The data produced by the simulations includes the signal power, pump power, total heat per unit length, the complex field value and temperature at three sampling points within the core (one at the center, one offset in the horizontal direction, and one offset in the vertical direction by approximately a quarter of the mode field diameter) at each propagation step. Additionally the full signal field is stored for a subset of propagation steps for each time step. This stored data enables visualization of the instability dynamics, intensity gratings, thermal index gratings, as well as the determination of the instability threshold. The threshold definition used does not rely on modal decomposition of the output Eq. (5). Figure 2 shows the dependence of the instability threshold for co and counter-pumped amplifiers on the amount of core down-doping and the output intensity profile for one of the amplifiers. The time evolution of the output is shown in Visualization 1.
It is evident that the threshold increases as the index of the doped core is reduced. The threshold trends for the co-pumped and counter-pumped amplifiers are somewhat different. While the counter-pumped threshold initially increases rapidly and then levels off, the co-pumped threshold exhibits a steady rise with down doping. To ascertain what gives rise to this behavior it is instructive to examine the intensity gratings associated with the instability as calculated using the beam propagation method.
Figure 3 shows the evolution of field fluctuation spectrum at one of the off-center sampling points along the length of the amplifier. The random amplitude fluctuations that seeded the amplifier have identical positive and negative frequency spectra at the input end, however, as the signal is amplified along the fiber, the negative frequency components are preferentially amplified giving rise to forward travelling thermal gratings in agreement with the STRS model of instability [27, 28]. The onset of instability is also preceded by frequency mixing as seen by the “filling” in of weakly-seeded spectral components as the signal beam propagates from the seeded end to the output end. The fibers with a more depressed index exhibit delayed onset of this filling in which is consistent with their higher instability thresholds. Close examination of Fig. 3 reveals banded patterns. Physically this means that certain frequency components are suppressed and then arise again as the beam propagates. Notably it appears that the spatial frequency of this behavior is largely independent of the temporal frequency. Also, this spatial frequency is higher in the co-pumped case although the fringes do not appear to be as pronounced as in the counter-pumped case. The fact that the length of these is much longer than the LP01-LP11 beat length in the counter-pumped case suggests that they may be associated with interference between different higher order modes which may have a longer beat length between them. Another possibility is interference between different frequency components that would have to travel at different speeds according to Eq. (4) if the beat length was constant.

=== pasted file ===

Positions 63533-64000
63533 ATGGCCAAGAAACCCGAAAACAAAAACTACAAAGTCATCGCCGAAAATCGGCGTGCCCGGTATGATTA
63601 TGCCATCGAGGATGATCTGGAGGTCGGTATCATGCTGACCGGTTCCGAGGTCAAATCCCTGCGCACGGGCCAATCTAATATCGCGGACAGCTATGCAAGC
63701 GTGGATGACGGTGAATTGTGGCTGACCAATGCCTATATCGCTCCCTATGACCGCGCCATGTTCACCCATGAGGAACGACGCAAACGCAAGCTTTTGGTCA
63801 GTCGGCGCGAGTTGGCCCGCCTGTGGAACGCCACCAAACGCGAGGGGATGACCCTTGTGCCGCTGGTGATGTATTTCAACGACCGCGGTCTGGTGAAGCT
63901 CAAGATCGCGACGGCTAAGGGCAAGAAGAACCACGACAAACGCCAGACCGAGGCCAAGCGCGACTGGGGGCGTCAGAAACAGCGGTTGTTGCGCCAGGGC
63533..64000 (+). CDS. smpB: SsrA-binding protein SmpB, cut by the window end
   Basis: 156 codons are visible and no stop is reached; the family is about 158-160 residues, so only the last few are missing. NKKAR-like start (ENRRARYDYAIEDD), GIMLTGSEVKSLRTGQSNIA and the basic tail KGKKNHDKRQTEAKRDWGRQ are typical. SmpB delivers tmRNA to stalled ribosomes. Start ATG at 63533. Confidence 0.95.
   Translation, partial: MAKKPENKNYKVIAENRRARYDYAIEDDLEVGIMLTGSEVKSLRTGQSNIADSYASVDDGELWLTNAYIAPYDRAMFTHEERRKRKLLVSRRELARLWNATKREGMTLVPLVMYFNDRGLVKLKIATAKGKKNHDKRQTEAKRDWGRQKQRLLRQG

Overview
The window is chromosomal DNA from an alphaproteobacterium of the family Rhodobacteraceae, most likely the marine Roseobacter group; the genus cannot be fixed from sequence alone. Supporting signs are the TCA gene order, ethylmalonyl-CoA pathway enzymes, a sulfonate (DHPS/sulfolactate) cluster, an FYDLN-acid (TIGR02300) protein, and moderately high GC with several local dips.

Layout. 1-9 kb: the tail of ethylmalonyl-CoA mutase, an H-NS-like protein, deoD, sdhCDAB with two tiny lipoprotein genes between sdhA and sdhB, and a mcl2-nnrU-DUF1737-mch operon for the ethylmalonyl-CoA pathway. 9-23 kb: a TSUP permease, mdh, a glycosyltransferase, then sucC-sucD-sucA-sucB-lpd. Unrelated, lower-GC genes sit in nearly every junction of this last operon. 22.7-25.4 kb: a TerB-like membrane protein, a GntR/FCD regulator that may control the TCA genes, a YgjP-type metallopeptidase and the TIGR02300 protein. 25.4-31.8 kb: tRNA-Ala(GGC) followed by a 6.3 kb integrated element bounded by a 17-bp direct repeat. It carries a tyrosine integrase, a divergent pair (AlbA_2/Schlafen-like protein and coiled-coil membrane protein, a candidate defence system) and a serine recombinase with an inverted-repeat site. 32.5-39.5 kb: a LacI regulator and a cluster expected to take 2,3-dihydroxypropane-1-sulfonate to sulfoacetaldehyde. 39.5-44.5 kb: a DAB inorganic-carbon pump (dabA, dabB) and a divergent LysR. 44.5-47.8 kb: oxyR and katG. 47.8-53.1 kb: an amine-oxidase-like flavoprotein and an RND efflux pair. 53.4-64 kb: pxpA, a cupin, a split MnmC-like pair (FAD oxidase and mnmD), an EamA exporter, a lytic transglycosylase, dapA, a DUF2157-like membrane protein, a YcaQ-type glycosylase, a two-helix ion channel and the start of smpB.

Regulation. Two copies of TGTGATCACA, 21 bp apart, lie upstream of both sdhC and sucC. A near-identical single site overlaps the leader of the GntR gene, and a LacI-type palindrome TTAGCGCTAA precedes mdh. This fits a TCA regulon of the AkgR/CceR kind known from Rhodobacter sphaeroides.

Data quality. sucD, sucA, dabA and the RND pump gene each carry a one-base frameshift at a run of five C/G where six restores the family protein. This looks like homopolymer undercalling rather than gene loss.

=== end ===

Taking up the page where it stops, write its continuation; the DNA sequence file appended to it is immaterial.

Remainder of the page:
The plots in Fig. 3 convey a very limited amount of information because they pertain to a single sampling point within the near field amplifier output. More information may be gained by looking at the temporal evolution of the intensity gratings over the last part of the amplifier. Figure 4 shows the intensity at the offset sampling point within the fiber as a function of propagation step which corresponds to distance and time step. While the pattern is somewhat irregular, the gratings appear very clearly revealing interesting behavior. The beat length may be estimated by counting vertical fringes and estimating the number per unit length. It is immediately evident that the beat length of the amplifiers using the down-doped fiber are indeed longer than those using the index-matched core fiber. This lengthening is somewhat reduced in the counter-pumped case due to the higher thermal load (66 W/m compared to 25 W/m in the co-pumped case) and resulting stronger thermal lensing that partly counteracts the down doping of the core. Furthermore, the temporal frequency of the gratings may be estimated using the number of horizontal fringes and the overall time window. Finally, the grating speed may be estimated from the observed beat length and frequencies. Table 1 summarizes these quantities for the four representative amplifier configurations.